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What Is Witness Testimony?

Experts provide a different kind of testimony than eyewitnesses.
A case's star witness may be the person whose testimony is critical to deciding its outcome.
Witness testimony is given in a legal proceeding.
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  • Written By: Jodee Redmond
  • Edited By: Bronwyn Harris
  • Last Modified Date: 01 August 2014
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In legal matters, witness testimony is given by a person who has knowledge about the case. The witness is asked questions by attorneys for both parties and must answer them truthfully. A person who is giving witness testimony may have personally witnessed an event or be giving information about a person's character. Some people asked to participate in a court proceeding are called to give testimony due to their expertise on a particular subject.

When witness testimony is being given by a person who saw an accident or other event occur, that individual is known as an eyewitness. He or she can answer questions about the event in question, but the answers are limited to what the eyewitness personally saw, heard or experienced. While it may seem as though eyewitness testimony is reliable in court, the opposite is true. For example, the person who is being asked to identify the person who committed a crime may be mistaken. Someone who was involved in an accident or was the victim of a crime may not be entirely reliable because of the amount of stress existing at the time of the event.

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Witness testimony being given by someone who is making a statement about a person's character must be considered in light of the individual's relationship with them. The character witness can only attest to what he or she has personally observed about the person's conduct and character. A teacher or work supervisor may be a more convincing character witness than a long-time friend, even though the friend may have a closer relationship with the individual. The friend's witness testimony may be challenged because a lawyer could argue that the friend is more likely to make statements to protect the person in question.

Experts provide a different kind of witness testimony than an eyewitness or a character witness. A doctor, scientist, or other individual with a certain level of expertise may be asked to provide evidence in court. A doctor may be asked to provide medical evidence about an accident victim's injuries and prognosis for recovery. In other types of cases, a forensic expert will be asked to testify about testing that he or she conducted and the results that were found.

In each case where witness testimony is given, the witness will meet with the lawyer who requested their presence in court to go over their testimony. Witness preparation helps the person understand what will happen during the proceedings and be ready for the types of questions he or she will be asked. Giving evidence in court can be nerve-wracking and being well-prepared will help the witness feel a bit more comfortable.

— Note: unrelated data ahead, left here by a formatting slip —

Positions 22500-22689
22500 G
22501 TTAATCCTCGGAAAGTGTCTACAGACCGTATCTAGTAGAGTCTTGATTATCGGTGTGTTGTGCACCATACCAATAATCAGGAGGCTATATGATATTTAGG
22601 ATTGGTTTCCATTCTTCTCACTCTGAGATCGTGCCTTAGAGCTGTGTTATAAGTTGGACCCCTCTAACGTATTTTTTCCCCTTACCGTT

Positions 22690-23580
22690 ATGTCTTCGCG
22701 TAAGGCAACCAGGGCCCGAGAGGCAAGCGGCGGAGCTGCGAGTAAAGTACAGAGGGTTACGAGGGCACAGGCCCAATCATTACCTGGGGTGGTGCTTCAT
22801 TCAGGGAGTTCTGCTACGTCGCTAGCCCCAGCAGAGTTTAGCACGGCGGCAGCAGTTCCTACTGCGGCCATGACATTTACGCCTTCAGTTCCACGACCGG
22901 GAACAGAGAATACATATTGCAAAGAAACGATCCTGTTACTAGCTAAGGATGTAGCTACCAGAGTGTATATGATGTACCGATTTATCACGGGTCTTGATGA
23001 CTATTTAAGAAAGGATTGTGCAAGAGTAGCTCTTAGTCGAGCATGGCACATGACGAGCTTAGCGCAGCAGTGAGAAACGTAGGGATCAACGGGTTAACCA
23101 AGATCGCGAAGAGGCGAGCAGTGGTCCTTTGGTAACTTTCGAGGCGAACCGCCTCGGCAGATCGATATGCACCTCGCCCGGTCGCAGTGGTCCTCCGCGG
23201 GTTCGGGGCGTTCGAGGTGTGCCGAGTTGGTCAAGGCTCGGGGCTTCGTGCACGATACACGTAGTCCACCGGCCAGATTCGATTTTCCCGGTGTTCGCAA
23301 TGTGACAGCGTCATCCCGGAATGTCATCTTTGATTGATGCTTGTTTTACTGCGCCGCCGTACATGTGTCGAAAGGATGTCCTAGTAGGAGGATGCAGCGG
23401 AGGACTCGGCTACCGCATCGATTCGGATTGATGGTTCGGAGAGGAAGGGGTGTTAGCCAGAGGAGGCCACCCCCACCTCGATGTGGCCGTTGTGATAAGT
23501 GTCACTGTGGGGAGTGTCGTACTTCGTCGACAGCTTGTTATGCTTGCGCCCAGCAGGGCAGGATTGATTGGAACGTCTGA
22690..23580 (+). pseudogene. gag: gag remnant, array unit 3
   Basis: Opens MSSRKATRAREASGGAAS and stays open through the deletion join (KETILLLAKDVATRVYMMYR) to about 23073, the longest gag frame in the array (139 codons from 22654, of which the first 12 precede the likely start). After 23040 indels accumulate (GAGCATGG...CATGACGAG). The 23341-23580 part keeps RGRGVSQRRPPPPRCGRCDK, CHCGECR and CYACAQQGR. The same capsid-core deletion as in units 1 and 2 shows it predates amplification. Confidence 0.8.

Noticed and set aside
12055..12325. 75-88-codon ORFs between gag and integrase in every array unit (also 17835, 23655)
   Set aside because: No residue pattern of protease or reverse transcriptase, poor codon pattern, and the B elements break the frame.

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turquoise
Post 3

I would like to be an expert witness one day. Expert witness testimony can be very important for a case, especially if there isn't a lot of evidence or if there aren't eyewitnesses. Experts can shed light on a situation or case with their knowledge and expertise. Many cases have been solved thanks to expert witness testimony.

ZipLine
Post 2

@ysmina-- This is true to some extent, but I don't think that it is applicable to all eyewitnesses and all cases. It depends on different factors. Someone who saw their friend shot and killed right in front of their eyes and who had actually spoken face to face with the shooter beforehand is probably not going to get the details wrong. But an eyewitness who saw something from a distance and who does not personally know those involved may confuse some of the details. It also depends how well an eyewitness copes with stress and how he or she reacts in stressful situations.

I'm not expert on this topic but this is my opinion. We can't say that eyewitness testimony is unreliable or inaccurate just because there are few examples where things have gone wrong.

ysmina
Post 1

Thanks to crime and courtroom shows on TV, everyone now knows the basics of a criminal court proceeding, including witness testimony.

I was watching one such show the other day and the topic of discussion was inaccurate testimonies given by eyewitnesses. The experts on the show were saying that eyewitnesses often remember the details of an incident incorrectly because of trauma and stress. For example, they may remember the car at the place of the incident to be a different color. Or they may remember the appearance of the criminal different than it is.

I used to think that eyewitness testimony is the most reliable as well, because these people were there and saw everything first hand. But clearly this is not the case. It's surprising and also interesting.

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